5 Ways to Become a Better Group Rider
No, there’s not actually a final exam, but I do want to leave you with this parting advice, and it’s the most important: ride your own ride.
Ultimately, we are all responsible for ourselves and only ourselves. Even though you’re in a group of other riders, you alone are in control of your bike and are therefore on a solo ride. If the group is doing stuff that makes you uncomfortable, don’t do it. Ride your own pace, don’t run the red light even though the two riders ahead of you did, if you need to take a break signal to your group and pull over. And don’t attempt an unsafe pass—your group won’t leave you behind.
Do you have any comments or group riding suggestions? Share them in the comment section below. And happy (group) riding!
Jenny, thx for article. In addition to riding on my own, I also ride with couple meetup groups and have met some great people and improved my riding skills. However, one group I rode with (combo of cruisers & sport bikes), “flew” down the road with speeds in excess of 10-20 mph over posted. I’m more “smell the roses” and enjoy the journey. I would signal them to go in front of me. They would tell me I need to “close the gap.” I finally dropped out & have found another group that’s more my style of riding. So, I would suggest to anyone out there if you’re not comfortable with group’s riding style and/or unsafe riding, leave the group. Don’t ride in unsafe conditions – too stressful & not fun.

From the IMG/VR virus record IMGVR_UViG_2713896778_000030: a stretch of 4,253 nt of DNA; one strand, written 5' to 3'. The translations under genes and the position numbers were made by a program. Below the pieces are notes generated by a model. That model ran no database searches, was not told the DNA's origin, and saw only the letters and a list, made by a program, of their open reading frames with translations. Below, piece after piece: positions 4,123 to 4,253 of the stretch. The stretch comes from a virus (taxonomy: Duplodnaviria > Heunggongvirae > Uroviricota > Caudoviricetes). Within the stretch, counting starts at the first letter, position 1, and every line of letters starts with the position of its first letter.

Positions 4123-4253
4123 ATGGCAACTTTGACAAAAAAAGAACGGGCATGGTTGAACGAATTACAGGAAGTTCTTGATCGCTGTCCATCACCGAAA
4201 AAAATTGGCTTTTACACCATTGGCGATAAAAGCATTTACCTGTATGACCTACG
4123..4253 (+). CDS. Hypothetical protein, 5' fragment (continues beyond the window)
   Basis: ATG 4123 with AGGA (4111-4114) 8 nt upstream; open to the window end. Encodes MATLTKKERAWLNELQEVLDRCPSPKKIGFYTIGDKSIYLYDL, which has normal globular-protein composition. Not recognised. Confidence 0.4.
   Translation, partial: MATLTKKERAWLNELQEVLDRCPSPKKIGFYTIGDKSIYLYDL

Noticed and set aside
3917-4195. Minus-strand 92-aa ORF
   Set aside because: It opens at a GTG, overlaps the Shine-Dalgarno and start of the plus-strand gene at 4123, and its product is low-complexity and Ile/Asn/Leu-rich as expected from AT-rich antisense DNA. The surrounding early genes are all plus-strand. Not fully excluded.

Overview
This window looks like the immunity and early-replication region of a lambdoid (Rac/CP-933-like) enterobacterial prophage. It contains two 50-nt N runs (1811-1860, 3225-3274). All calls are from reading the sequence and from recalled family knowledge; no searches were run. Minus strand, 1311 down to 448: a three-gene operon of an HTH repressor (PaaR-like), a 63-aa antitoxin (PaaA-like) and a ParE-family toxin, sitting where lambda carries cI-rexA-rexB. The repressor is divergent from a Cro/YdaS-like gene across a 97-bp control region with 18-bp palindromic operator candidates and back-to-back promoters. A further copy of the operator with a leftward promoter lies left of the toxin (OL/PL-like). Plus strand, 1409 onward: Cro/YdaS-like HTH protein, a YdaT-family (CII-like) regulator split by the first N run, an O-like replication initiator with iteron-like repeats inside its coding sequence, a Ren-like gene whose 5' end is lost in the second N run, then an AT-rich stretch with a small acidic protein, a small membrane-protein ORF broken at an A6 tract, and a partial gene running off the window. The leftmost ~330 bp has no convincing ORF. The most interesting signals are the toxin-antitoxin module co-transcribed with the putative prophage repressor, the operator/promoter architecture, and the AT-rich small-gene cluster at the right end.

Hand signal for pull off should read “arm positioned as for LEFT turn not right turn”.
No…”As for (a) right turn” IS CORRECT.
Upper arm straight out, forearm straight up, them move it to the right to signal pull off!
The picture is a bit confusing.
David’s comment above is incorrect!
Follow the chart.
I have not rode with a group on my own. Only our friends. My husband took care of everything. I am afraid of being on my own.
We hear that a lot. What is it that you’re afraid of specifically?
I have issues when “the leader” keeps the group in the left lane… sometimes after passing a vehicle, and sometimes no passing occurs. Is there an accepted practice to this I might be unaware of? When I lead, I always pull my group back to the right lane. It drives me crazy when we stay holed up in the left lane… and under the speed limit!
A good practice, and the posted law in some areas: Slower vehicles keep right, or, keep right except when passing. Unless you are passing someone YOU are the slowest vehicle. Even in high traffic areas with many off/on ramps this practice is still the best.